Weston families 'deciding between keeping children warm or fed'
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A school in Weston has confirmed it has seen an increase in demand for its fuel fund, with parents telling them that they 'have had to decide between keeping their children warm or fed'.
Bournville Primary School created the fund in December 2020 following lockdown and has since acted as a means for parents to afford to feed their children and pay for fuel and energy bills.
The school's safeguarding lead told the Mercury that more than 50 children have relied on the fund and an increase in energy prices and the £20-per-week Universal Credit uplift being withheld has seen a rise in repeat users.
Fiona Bennett said: "We do get regular donations from groups such as the Lions and more people are aware of the fund, however, there has been an increase in demand recently.
"Since December 2020, we have helped 19 families, 56 children, with more families relying on our services regularly to feed their kids despite being employed.
"It has got to the point where families are making decisions between being warm or feeding themselves."
Prior to the pandemic, figures from the Department for Business, Energy and Industrial Strategy (DBEIS) show that 5,145, 10 per cent, of households in Weston were considered to be in fuel poverty, meaning that paying energy bills would push them below the poverty line.
Weston MP John Penrose has also pledged to push ministers to regulate the Energy Price Cap to avoid a sudden spike during the winter period.
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Mrs Bennett added: "Stopping the Universal Credit uplift hit low-income families very hard.
"People are not aware of who has been affected recently - there are more people fuel poor and increasing energy bills will continue."
On average, the school pays £40 for each family who applies to its fuel fund.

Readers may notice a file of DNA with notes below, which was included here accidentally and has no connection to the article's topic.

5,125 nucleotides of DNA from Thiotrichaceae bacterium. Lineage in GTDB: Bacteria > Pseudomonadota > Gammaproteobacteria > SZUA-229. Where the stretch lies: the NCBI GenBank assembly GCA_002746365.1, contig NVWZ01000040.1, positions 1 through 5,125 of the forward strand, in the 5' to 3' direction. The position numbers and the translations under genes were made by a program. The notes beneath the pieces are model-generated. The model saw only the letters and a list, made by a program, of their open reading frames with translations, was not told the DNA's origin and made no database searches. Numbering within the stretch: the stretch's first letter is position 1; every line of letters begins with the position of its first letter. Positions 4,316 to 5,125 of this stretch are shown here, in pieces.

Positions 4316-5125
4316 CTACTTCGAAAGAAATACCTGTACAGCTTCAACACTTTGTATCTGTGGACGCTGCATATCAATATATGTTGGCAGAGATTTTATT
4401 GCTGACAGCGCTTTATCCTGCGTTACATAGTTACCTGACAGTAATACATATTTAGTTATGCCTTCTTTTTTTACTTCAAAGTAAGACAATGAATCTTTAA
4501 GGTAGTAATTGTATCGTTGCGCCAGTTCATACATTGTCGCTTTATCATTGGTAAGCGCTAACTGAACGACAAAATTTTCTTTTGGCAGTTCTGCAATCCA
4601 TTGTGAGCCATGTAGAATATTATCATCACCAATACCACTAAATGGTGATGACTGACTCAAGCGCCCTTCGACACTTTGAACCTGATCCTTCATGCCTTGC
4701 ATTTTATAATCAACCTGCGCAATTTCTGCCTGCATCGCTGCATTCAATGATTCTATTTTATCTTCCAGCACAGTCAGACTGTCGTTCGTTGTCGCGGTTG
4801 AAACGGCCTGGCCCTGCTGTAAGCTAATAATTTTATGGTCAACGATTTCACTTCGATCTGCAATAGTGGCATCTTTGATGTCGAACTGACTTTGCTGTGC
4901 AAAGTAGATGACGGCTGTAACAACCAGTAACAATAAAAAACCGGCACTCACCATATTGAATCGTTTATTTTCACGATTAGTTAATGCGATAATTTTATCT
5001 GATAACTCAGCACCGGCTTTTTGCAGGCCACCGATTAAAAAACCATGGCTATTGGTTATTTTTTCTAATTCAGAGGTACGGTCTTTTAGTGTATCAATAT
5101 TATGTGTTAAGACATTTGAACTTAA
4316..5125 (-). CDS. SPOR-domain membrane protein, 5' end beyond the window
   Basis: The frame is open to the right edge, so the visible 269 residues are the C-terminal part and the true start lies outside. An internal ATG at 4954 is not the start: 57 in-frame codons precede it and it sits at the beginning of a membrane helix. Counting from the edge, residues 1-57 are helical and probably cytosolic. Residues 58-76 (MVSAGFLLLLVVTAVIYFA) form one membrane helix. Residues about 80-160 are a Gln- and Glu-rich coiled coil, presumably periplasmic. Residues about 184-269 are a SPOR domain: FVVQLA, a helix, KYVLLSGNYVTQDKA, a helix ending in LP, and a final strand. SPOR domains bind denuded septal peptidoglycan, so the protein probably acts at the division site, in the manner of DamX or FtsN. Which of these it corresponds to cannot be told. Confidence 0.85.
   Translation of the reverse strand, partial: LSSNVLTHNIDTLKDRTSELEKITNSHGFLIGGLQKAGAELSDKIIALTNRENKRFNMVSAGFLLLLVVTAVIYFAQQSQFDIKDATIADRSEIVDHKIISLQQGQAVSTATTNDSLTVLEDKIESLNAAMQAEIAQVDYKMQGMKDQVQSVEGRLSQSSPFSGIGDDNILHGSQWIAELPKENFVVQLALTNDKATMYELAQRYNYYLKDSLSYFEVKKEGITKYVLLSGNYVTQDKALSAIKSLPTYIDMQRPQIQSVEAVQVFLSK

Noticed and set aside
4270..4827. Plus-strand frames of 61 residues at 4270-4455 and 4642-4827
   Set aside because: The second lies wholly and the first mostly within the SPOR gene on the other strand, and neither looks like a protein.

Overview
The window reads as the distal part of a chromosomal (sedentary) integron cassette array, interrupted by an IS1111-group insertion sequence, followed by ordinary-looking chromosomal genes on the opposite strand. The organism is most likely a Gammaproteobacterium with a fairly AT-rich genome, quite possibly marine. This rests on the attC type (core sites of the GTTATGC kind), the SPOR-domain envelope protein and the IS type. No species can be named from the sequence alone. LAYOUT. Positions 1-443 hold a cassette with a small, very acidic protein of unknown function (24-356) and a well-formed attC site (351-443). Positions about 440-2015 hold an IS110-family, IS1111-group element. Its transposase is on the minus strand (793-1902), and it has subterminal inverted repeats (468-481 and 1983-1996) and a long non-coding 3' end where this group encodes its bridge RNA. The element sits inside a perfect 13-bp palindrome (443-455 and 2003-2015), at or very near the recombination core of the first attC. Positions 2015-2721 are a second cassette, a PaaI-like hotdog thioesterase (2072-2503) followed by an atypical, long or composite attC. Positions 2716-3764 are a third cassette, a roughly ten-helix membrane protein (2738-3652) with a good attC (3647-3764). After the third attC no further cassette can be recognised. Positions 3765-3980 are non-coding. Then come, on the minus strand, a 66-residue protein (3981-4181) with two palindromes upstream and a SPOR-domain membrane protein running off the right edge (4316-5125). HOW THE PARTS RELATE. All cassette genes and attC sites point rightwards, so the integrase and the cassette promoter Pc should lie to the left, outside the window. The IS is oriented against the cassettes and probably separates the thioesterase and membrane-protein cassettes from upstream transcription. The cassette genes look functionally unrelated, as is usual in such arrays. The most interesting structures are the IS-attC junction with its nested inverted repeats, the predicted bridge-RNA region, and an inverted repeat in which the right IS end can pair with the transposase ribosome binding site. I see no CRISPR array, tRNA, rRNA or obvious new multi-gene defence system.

As it stands, the fuel fund has £1,800 remaining to help pupils get through the upcoming winter with everything they need.
Two families who have relied on the fund, and wished to remain anonymous, both told the Mercury that they first contacted the school in March of this year and have since used the fund twice and three times respectively.
The first family said: "I have used the fund twice, I am not aware of any other service to help pay with my bills so I have not gone elsewhere.
"Universal Credit uplift stopping is bound to have an effect, £86 per month is a lot to lose. Some people can be a bit stuck up by this but I work and things are still tight at the end of the month.
"I have already been told that I will be paying higher bills this winter. The gas supplier has sent a letter to say that my monthly bills will be going from £46 per month to £92 per month.
"That is why I rely on this fund to help so that I can continue to not get into debt with gas."
The second family that spoke with the Mercury also stated that it was not aware of any other support out there similar to the fuel fund.
They said: "There are definitely misconceptions about those who use the fuel fund.
"I feel that there is a sense of shame about using this - that people think 'why don’t they go and work'?'"
They also told the Mercury that they had been warned of rising energy bills as winter approaches.
They added: "I have also been emailed to by my gas provider to say that my bills will be increasing, approximately from £20 to £30 per month."
Bournville School continues to offer its fuel fund for the parents of any pupil who require support with either paying energy bills or providing food.
To donate towards the school's fuel fund, contact email@example.com